You may remember me complaining about being unable to get tickets for Flight of the Conchords a couple of months ago (and if you canâ€™t, click here). I was gutted. But, since Iâ€™m about to write a review about their gig, I think youâ€™ll probably be able to work out that I managed to get some. Many thanks to JLSâ€™s friends for letting me have their spares. You were literally lifesavers. Not literally, but I was chuffed to be able to go.
Despite really wanting to go, I was a bit unsure how the gig would actually go. The problem with a comedy band is that youâ€™ve heard most of the songs before and so the jokes arenâ€™t going to make you laugh as much as when you first heard them. Iâ€™ve listened to their first album so much that I know many of the songs word-for-word. Would it just be like hearing them repeat â€˜garlic bread?â€™ over and over again?
Anyway, after some automotive problems, Dr. Angel and myself decamped to Manchester; both of us were mightily relieved that we were going to see New Zealandâ€™s fourth most popular comedy folk duo â€“ even though we were on the back row of the rear circle.
The show was opened by US comic Eugene Mirman, who, after a bit of a slow start, delivered some really funny material; his pointless billboards material was particularly funny. As with many support acts, much of the audience was uninterested, regardless of the quality. Iâ€™d definitely like to see Mirman again, but next time in a more intimate venue with a willing audience.
Then we got the Conchords themselves and any fears that I had were almost immediately allayed. Whatever was lost through familiarity was more than made up for in musicianship and performance. The Conchords secret weapon is that, unlike most musical-based comedy, their songs are actually really good. A particular highlight for me was the introduction of a new bit in Robots. I wonâ€™t say what it was because I donâ€™t want to spoil the surprise, but it made me literally guffaw. Apart from the songs, we also got lots of deadpan banter between Bret and Jermaine, and this provided enough new material in itself. We also got to hear a few new songs and it was pleasing to see that they had maintained their high standards.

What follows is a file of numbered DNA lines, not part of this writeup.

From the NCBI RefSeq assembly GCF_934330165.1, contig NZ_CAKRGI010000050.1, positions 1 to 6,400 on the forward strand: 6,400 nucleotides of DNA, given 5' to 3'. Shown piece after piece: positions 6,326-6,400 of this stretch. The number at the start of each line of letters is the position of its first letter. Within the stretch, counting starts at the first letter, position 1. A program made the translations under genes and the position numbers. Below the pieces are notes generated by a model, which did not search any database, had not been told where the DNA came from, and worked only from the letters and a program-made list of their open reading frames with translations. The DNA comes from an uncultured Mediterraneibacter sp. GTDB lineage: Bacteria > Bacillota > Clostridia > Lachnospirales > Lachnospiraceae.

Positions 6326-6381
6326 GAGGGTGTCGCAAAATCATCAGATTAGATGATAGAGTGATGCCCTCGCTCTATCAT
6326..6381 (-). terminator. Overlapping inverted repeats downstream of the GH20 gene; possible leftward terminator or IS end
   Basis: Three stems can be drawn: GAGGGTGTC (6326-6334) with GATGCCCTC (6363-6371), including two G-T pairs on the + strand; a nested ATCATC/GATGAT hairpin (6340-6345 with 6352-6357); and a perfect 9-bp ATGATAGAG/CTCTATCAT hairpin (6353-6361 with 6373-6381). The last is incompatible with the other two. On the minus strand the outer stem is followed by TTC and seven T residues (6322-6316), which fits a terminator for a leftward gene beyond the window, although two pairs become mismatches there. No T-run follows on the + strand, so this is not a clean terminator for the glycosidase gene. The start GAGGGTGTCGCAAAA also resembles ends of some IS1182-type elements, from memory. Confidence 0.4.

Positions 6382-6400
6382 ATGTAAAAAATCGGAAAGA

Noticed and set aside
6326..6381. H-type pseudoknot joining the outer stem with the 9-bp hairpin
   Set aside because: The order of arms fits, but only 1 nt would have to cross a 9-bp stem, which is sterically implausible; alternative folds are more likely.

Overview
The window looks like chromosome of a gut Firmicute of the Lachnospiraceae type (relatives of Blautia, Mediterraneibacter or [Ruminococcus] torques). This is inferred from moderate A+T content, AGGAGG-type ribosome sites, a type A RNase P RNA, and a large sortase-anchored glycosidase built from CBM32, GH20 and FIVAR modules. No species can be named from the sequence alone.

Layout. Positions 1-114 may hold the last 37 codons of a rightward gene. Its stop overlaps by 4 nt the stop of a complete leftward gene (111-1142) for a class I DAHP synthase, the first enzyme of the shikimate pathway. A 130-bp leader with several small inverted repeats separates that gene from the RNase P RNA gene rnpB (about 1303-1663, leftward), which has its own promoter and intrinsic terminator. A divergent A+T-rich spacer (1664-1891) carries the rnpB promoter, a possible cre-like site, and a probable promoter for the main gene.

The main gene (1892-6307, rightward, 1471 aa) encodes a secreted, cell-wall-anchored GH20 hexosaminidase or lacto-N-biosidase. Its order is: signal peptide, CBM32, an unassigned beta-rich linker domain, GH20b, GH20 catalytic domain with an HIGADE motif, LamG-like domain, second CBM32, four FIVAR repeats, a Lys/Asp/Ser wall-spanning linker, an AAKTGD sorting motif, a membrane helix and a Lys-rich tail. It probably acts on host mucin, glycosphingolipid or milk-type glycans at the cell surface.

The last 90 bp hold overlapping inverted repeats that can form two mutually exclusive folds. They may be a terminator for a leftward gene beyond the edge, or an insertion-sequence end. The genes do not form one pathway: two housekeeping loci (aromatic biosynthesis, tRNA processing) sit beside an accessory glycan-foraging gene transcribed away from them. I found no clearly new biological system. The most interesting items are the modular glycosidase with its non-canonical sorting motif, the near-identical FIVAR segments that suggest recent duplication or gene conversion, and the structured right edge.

There were a few downsides to the gig that were totally unrelated to the band. Firstly there was a particularly crackly speaker in our section that made some of the talking sections nearly inaudible. Then there were the large number of insaniacs that populated the rear circle. There was a constant stream of people getting up from their seats for much of the show, to the extent that the Doc and I were speechless in our contempt of them. To make this distraction worse was the two guys who decided to have a really loud conversation, which somehow managed to drown out the show. We were baffled. People were acting as if there just happened to be a covers band on in the corner of the pub, rather than them actually being at a highly sought out gig. Absolute idiots.
There was also a bit of a lull around halfway through the gig, and the duo seemed to get a bit frustrated with some sections of the crowd. It was difficult to tell from where we were, as it was impossible to gauge the atmosphere of the stalls, so maybe this just came across as worse than it actually was. Luckily, the boys provided a barnstorming finish and everybody went home happy.
Itâ€™s a rare act that can combine comedy with songs that youâ€™ll actually want to listen to. If you ever get chance to see the Flight of the Conchords then I highly recommend that you do. Just try and avoid the rear circle.